STUN – Simple transversal of UDP through NATs  is a protocol for assisting devices behind a NAT firewall or router with their packet routing.

Switch  – A switch is a device that keeps a record of the MAC addresses of all devices connected to it and then channels incoming data from any of multiple input ports to the specific output port that will take the data toward its intended destination.

T38 – A recognized standard for sending fax transmissions over an IP network in real time mode. Messages are sent as UDP or TCP/IP packets.

UDP – User Datagram Protocol is a communications protocol that does not provide sequencing of the packets. The application must be able to make sure that the entire message has arrived and is in the right order.

VAD – Voice Activation Detection is a software application, also known as silence suppression that allows the detection of the absence of audio for a specified amount of time to use techniques to conserve bandwidth, as many conversations can actually include one half silence. Voice activation detection can also be used to forward idle noise or comfort noise to a remote IP telephone or IAD giving the illusion of a constant transmission stream during silence, so the listener would not think the line had gone dead.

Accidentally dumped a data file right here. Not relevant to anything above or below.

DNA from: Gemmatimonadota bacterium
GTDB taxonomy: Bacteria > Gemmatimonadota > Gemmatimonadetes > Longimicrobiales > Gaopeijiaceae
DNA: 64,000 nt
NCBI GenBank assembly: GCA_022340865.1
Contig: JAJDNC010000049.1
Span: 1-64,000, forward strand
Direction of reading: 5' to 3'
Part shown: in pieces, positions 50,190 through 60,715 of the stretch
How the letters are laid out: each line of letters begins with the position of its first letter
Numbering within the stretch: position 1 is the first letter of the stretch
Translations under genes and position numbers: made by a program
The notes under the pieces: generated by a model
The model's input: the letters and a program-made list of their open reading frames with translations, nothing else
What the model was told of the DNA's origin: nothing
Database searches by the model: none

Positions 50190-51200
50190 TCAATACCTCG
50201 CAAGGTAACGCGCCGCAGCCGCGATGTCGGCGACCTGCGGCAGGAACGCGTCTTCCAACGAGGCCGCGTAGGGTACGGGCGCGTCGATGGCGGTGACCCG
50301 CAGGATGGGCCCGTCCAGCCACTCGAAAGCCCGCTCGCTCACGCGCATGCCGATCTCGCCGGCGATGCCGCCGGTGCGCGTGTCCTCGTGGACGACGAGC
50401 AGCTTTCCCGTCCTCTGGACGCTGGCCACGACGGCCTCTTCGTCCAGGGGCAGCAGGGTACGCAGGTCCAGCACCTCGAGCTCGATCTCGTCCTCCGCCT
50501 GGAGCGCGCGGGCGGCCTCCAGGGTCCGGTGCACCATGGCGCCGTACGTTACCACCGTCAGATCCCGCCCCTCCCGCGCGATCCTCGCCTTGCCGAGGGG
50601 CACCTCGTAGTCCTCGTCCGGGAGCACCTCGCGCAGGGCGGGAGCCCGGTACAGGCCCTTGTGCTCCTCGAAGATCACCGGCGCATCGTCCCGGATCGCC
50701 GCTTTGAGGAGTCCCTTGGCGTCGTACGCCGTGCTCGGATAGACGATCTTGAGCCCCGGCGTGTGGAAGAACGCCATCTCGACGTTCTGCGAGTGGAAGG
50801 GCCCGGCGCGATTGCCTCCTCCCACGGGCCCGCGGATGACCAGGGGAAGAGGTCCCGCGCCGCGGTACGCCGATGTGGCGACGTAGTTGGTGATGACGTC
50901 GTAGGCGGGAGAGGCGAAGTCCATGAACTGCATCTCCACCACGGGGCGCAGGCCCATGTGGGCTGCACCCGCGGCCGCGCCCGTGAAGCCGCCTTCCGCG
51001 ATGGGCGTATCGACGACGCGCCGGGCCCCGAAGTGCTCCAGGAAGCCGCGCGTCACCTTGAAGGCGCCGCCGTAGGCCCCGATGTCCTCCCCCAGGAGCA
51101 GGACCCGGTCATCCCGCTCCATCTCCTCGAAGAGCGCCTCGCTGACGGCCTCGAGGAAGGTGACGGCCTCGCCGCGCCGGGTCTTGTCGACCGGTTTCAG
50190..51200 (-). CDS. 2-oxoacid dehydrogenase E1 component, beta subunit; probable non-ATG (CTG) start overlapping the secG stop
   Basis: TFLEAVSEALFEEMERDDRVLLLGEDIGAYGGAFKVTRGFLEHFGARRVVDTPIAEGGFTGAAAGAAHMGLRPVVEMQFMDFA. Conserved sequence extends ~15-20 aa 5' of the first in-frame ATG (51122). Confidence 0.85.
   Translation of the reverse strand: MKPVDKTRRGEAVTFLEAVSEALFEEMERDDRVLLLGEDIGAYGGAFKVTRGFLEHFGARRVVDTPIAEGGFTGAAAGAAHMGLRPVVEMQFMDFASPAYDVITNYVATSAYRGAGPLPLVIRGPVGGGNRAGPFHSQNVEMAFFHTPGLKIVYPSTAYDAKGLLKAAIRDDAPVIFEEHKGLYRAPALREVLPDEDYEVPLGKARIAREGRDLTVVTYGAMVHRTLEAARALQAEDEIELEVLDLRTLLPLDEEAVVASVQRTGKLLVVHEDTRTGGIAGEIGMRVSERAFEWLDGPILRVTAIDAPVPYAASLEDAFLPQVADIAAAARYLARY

VoIP – Voice over Internet Protocol.  The transmission of voice over the Internet as digital packets rather than the traditional circuit-committed protocols of the PSTN.  VoIP uses real-time protocol (RTP) to help ensure that the packets get delivered in a timely way.  For a full explanation about the benefits and features of Voice over IP read what is VoIP.